Title

Math anxiety and its relationship to selected student attitudes and beliefs

Date of Award

1995

Availability

Article

Degree Name

Doctor of Philosophy (Ph.D.)

Department

Higher Education

First Committee Member

R. H. Williams, Committee Chair

Abstract

The relationships among tolerance of ambiguity, belief in commonly held misconceptions about the nature of mathematics, math self concept, and math anxiety were examined. Relationships among these variables and the grade point average, gender, age, race and ethnicity of the participants were also explored.Participating in the study were 251 students registered in General College Mathematics classes at Miami-Dade Community College/North campus. Data on attitudes and beliefs were obtained with self-report instruments. Demographic data were acquired by use of a questionnaire and from student records maintained by the College.Pairwise correlations between the variables and multiple regression analyses were conducted. A negative correlation was found between math anxiety scores and math self concept scores. A positive correlation was exhibited between math anxiety scores and measures of misconceptions about math. A non-significant negative correlation was found between the measures of math anxiety and tolerance of ambiguity. Scores on a scale of tolerance of ambiguity were positively correlated with math self concept scores and negatively correlated with measures of misconceptions about math. A negative correlation was found between the scores for math self concept and misconceptions about math.Ethnic groups did not differ in regard to tolerance of ambiguity or misconceptions about math. However, students whose primary language is English, and who were not born in the United States, had less math anxiety. This group was predominantly black. When the data was analyzed by race there was no difference in measures of math anxiety, misconceptions about math or tolerance of ambiguity. Blacks scored significantly higher in math self-concept than non-blacks.Males indicated higher math self-concept then females, but the genders showed no difference in math anxiety, misconceptions about math, or tolerance of ambiguity. Math anxiety was not related to grade point average, nor was it shown to be related to age.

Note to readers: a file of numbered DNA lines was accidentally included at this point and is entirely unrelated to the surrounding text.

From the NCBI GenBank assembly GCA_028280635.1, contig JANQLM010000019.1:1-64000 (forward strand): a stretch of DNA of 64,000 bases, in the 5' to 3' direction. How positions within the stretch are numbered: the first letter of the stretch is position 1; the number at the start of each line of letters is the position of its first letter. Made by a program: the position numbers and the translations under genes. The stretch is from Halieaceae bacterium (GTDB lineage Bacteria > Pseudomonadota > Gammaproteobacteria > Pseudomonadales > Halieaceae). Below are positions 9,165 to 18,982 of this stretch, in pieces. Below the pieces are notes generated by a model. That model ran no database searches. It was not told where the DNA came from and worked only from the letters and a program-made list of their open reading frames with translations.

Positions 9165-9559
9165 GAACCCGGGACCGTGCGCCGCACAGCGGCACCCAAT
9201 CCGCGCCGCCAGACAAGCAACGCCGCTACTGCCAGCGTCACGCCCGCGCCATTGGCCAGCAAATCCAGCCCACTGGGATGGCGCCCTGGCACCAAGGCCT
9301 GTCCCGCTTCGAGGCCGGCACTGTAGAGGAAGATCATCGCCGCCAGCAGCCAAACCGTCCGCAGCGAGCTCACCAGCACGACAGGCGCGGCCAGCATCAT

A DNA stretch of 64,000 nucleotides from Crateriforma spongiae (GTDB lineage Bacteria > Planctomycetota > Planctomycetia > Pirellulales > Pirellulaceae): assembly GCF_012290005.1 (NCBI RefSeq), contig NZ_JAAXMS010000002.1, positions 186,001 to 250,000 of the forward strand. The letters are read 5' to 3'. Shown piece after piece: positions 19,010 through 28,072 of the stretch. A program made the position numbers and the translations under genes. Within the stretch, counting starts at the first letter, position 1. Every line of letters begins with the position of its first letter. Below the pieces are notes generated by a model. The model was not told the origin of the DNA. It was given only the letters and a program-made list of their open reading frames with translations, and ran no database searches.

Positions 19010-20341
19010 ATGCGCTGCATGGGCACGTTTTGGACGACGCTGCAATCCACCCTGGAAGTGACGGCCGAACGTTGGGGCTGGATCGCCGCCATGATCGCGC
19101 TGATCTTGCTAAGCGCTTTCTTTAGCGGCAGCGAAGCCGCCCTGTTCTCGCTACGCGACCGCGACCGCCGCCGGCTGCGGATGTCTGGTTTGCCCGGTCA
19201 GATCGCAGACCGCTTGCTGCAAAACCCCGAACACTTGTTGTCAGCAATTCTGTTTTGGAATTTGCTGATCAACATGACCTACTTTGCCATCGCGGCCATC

Keywords

Education, Community College; Education, Mathematics; Education, Educational Psychology

Link to Full Text

http://access.library.miami.edu/login?url=http://gateway.proquest.com/openurl?url_ver=Z39.88-2004&rft_val_fmt=info:ofi/fmt:kev:mtx:dissertation&res_dat=xri:pqdiss&rft_dat=xri:pqdiss:9536891